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Lesbians in Modern Day Britain: A Corpus Based Study of The Discourses Surrounding the Lemma LESBIAN*

Research output: Contribution to conference - Without ISBN/ISSN Conference paperpeer-review

Publication date22/06/2018
<mark>Original language</mark>English
EventCAD2018: Corpora and Discourse International Conference - Lancaster University, Lancaster, United Kingdom
Duration: 22/06/201824/06/2018


Country/TerritoryUnited Kingdom


This paper explores how lesbians are discussed in both informal spoken British English and in the written British media. It draws on two data sources: the newly updated spoken BNC 2014 and a specific corpus of 1.2 million words of data from newspapers written between January, 2017 and December, 2017 inclusive. I argue that the discourses produced and reproduced in both corpora are ways of sustaining and maintaining problematic ideological stances towards groups marginalized due to their gender or sexual identity (see Gupta, 2016; Baker, 2014). The present study acts as a follow-
up paper to Motschenbacher’s (forthcoming)
research into adjectives used for sexual identity within the Corpus of Contemporary American English (COCA). Where this paper and Motschenbacher’s research differ is that I
specifically elect to draw on spoken British English instead of American English. I argue that the current discourses surrounding lesbians found within the both the spoken BNC 2014 and the specific written corpus remain relatively problematic and archaic. In this paper I identify three prominent discourses in spoken British English and three prominent discourses in written British English. I argue that the discourses in both corpora are damaging to the way lesbians are viewed in general society and that the discourses tend to mask an underlying homophobic ideology. Discourses surrounding the lemma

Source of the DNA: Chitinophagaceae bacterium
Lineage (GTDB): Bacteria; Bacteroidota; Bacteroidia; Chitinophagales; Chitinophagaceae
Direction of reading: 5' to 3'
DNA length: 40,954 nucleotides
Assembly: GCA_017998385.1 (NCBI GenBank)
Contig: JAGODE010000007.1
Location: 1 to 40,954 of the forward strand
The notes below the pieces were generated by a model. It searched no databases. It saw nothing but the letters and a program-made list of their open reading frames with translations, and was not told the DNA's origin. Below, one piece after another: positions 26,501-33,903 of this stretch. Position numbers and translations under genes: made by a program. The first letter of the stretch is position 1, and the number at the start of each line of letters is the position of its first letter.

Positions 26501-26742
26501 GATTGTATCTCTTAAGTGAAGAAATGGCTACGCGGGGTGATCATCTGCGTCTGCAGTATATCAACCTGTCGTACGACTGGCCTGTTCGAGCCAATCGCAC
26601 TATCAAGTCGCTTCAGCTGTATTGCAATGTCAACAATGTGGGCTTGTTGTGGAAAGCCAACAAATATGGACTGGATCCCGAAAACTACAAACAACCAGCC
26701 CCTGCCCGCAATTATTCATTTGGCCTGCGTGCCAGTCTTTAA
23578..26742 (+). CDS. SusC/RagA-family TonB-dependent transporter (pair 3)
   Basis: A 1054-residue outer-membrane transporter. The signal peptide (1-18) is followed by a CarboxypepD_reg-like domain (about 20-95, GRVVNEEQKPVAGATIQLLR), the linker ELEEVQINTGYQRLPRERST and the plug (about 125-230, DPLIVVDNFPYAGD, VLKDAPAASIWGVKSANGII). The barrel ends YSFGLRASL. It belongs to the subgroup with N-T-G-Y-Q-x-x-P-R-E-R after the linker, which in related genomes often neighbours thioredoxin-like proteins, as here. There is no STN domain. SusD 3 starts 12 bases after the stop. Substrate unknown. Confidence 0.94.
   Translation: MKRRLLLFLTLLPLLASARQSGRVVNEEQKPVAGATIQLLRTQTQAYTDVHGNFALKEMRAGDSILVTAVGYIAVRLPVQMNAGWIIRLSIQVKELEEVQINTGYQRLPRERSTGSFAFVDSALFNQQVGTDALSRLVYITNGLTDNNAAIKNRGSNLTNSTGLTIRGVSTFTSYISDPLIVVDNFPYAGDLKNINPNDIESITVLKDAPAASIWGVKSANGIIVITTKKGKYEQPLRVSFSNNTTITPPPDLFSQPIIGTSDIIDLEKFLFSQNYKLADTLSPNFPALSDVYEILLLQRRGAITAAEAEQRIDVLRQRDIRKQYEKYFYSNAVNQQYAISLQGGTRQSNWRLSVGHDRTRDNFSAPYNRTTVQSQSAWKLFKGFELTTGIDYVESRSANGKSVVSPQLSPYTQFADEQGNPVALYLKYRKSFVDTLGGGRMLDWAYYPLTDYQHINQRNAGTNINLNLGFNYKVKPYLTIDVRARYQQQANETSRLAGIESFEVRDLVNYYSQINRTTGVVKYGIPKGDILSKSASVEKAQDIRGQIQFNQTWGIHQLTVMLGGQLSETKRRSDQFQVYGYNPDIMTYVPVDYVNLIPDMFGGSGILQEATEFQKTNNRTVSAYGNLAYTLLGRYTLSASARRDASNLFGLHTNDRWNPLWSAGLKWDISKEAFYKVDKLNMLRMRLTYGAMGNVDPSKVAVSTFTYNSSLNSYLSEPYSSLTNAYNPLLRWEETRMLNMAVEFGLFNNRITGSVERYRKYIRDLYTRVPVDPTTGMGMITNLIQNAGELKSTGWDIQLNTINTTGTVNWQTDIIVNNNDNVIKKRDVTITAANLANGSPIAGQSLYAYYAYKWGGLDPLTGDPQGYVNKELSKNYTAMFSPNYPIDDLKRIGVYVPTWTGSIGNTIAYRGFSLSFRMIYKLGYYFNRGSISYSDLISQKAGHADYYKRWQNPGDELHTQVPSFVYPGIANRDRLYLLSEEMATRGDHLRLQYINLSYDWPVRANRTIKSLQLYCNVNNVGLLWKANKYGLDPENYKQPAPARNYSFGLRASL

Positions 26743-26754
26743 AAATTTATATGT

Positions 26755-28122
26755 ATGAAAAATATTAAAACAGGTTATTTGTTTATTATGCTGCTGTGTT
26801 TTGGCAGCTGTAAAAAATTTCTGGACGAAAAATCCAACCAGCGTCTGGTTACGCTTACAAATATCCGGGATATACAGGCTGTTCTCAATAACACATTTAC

* in spoken language tend to suggest that there is conflict in the intersections between lesbianism and other social identities; that
lesbianism is a choice, and that lesbians who preform masculinity are ‘undesirable’. In this
paper, I give specific examples of these discourses and explore how they convey this underlying homophobic ideology towards lesbians. Within the written corpus, I employed keyword analysis in addition to concordance line analysis, which revealed that lesbians are seen with regards to legal policy, that they are sexually charged beings, and that they are homogenized with the rest of the LGBTQ* identities. I also employ concordance line analysis, which revealed discourses that positioned lesbians as sexual threats to children and as inauthentic compared to heterosexual identities. Issues which appear in both spoken and written modes include a discourse which positions young lesbians as worthy of protection and older lesbians as invisible (which sustains an ageist approach toward sexuality), and positioning lesbians within the context of
‘gay’ rights.